Dr Furness will guide you through the procedure and advise you where to focus. You should NOT experience pain during your procedure, occasionally you might experience a small amount of pressure usually preceded with a caution from Dr Furness. A 2mm slit is made in the cornea and your doctor will use a small instrument to break up and remove the cloudy lens from inside the eye. Once removed, Dr Furness will then insert the new lens and position it in place. No sutures are needed as the incision is so small. Your eye begins to heal immediately.
A quick post-operative check is performed on the day of your procedure or the following morning to check the pressure of the eye as it is very common to see a temporary increase in ocular pressure after surgery. Various solutions are available if you experience this so please do not be alarmed. (Click here for a video overview of cataract surgery).
If I have always worn glasses, will I still need glasses after cataract surgery?
During your consultation, Dr Furness will assess what type of vision is best suited to your day to day life. Occupation, hobbies and personal preference are all considered to ensure that your vision after surgery is to the highest standard and your liking. There are various types of lenses and vision outcomes for patients:
- Monovision (aka blended vision) – Monofocal lenses are used to correct the dominant eye for distance vision and the other for near vision meaning it is unlikely you will require glasses after your procedure but in some cases, people require glasses for finer tasks such as needlework or very small print or long distance night driving. 20% of people’s brains cannot adapt to this visual result and find they experience a sea-sick feeling or problems with depth perception. A contact lens trial is sometimes necessary and allows us to simulate monovision which is how your doctor determines the suitability of this visual outcome. Other procedure types are available for those that cannot adapt to monovision. For the 80% who’s brains’ do agree with this outcome, they are generally extremely happy.
- Trifocal lenses – Trifocal lenses feature a series of rings which diffract light to allow you to have very good distance, intermediate and near vision. The same lens is used in both eyes meaning that you will not experience the same imbalance that some get from monovision. Dr Furness, from Insight Eye Clinic, has researched the most advanced lenses to give his patients the best possible visual result when having their cataract procedure. Follow this video link for a visual demonstration on how Trifocals could benefit you.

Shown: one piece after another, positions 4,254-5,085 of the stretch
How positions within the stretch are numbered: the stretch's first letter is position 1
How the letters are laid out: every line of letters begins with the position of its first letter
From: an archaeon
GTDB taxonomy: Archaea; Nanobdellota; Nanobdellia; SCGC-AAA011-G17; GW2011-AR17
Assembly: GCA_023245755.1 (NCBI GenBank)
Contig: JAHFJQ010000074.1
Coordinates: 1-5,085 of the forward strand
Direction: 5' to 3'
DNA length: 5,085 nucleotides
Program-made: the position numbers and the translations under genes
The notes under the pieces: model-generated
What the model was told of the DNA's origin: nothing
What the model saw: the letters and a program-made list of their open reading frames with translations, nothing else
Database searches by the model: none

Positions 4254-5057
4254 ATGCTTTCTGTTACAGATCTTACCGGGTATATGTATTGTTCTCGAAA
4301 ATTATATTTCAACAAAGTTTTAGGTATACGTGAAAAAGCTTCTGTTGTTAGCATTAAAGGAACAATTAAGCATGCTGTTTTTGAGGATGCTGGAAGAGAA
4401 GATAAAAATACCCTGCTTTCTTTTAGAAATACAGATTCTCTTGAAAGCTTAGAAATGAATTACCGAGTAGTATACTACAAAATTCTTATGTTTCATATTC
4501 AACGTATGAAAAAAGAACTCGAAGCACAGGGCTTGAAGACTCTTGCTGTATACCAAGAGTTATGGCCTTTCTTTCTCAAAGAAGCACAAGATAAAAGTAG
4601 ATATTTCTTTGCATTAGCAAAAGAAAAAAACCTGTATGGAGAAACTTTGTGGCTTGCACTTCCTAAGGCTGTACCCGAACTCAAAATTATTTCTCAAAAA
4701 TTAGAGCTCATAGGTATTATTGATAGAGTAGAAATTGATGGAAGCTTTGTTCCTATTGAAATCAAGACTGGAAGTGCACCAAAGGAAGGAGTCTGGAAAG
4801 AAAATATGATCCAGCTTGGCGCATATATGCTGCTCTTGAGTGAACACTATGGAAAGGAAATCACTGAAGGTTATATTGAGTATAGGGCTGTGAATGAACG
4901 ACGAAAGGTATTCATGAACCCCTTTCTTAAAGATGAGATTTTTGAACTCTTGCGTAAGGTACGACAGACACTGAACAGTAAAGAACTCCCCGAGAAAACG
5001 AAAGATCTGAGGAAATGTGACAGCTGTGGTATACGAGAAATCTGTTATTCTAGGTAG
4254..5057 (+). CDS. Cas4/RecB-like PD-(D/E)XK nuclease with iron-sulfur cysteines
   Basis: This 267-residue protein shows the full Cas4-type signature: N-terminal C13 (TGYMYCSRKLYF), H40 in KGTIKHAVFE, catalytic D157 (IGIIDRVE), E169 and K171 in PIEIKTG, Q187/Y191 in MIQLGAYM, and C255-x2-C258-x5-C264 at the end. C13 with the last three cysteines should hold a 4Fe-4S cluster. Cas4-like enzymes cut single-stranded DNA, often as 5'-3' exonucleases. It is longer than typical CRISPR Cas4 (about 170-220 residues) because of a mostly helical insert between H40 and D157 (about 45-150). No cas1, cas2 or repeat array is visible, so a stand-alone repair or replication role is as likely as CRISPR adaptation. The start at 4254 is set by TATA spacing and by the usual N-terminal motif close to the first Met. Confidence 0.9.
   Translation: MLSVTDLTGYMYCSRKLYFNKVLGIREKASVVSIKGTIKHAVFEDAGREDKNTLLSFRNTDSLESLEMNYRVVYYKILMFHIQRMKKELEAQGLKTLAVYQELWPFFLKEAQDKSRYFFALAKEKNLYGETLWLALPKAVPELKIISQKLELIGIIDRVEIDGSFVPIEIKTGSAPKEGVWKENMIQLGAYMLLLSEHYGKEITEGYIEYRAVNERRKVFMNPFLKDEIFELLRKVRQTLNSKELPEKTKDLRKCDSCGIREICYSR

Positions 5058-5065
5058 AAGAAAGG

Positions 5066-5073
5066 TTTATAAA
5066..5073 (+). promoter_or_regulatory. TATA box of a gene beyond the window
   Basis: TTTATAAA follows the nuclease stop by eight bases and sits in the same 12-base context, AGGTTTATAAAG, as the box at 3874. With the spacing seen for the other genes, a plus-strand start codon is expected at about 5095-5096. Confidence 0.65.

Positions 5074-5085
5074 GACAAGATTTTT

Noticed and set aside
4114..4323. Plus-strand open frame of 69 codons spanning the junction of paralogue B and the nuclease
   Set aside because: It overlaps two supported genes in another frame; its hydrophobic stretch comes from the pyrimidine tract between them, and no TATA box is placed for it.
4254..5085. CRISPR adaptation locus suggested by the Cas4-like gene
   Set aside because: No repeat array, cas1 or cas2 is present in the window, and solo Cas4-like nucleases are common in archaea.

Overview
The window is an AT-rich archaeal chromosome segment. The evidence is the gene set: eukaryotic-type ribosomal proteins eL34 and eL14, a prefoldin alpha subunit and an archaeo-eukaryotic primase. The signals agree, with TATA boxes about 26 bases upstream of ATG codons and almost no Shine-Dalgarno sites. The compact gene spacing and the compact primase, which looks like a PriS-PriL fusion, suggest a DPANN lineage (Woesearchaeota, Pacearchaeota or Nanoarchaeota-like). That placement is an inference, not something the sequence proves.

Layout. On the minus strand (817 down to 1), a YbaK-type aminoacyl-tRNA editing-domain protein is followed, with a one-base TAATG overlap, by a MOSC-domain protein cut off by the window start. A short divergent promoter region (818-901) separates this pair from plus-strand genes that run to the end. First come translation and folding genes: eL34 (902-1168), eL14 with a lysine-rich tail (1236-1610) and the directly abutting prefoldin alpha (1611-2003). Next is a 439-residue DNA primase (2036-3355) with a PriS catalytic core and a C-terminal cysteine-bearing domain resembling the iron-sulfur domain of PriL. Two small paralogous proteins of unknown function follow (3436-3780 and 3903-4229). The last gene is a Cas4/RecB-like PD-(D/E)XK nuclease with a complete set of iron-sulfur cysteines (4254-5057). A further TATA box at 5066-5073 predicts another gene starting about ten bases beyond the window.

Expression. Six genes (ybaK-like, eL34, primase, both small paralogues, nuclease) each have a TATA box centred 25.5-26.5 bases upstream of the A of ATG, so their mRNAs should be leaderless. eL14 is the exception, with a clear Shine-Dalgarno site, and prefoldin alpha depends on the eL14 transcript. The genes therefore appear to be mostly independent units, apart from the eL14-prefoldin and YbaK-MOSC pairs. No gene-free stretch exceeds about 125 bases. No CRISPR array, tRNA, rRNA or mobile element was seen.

- Distance vision in both eyes – Using a monofocal lens to correct both eyes for distance vision means that you will require reading glasses after your procedure, even if they were not required before. Some people prefer both eyes for distance vision if they experienced an imbalance with monovision, a large amount of glare or halo’s with trifocals or are happy to wear reading glasses. We find that the people who are most happy with this visual outcome, typically have a very high refractive error before their procedure. This visual outcome might also be preferable for occupational reasons. For ex: truck drivers who rely heavily on sharp distance vision without risk of glare or halo’s at night.
We cannot guarantee that you will not need glasses again. Sometimes vision needs a little assistance to reach a higher level of clarity depending on the vision outcome chosen.
Can the cataract come back?
No, once the diseased lens containing the cataract has been removed, it cannot return. In most cases, the patient must return within the first 1-3 years for a quick, safe and easy procedure called a YAG laser treatment. Some clouding can occur on the new intraocular lens which mimics the vision caused by cataracts. This is simply a build up of debris that can be easily removed in clinic using a laser to clear the opacification. Following this treatment, vision can be blurry for a short period, perhaps a few hours. Usually by the following day, vision has rapidly improved and returned to its maximum clarity.
So, to answer the initial question ‘do I really need cataract surgery?’… the answer is almost always yes.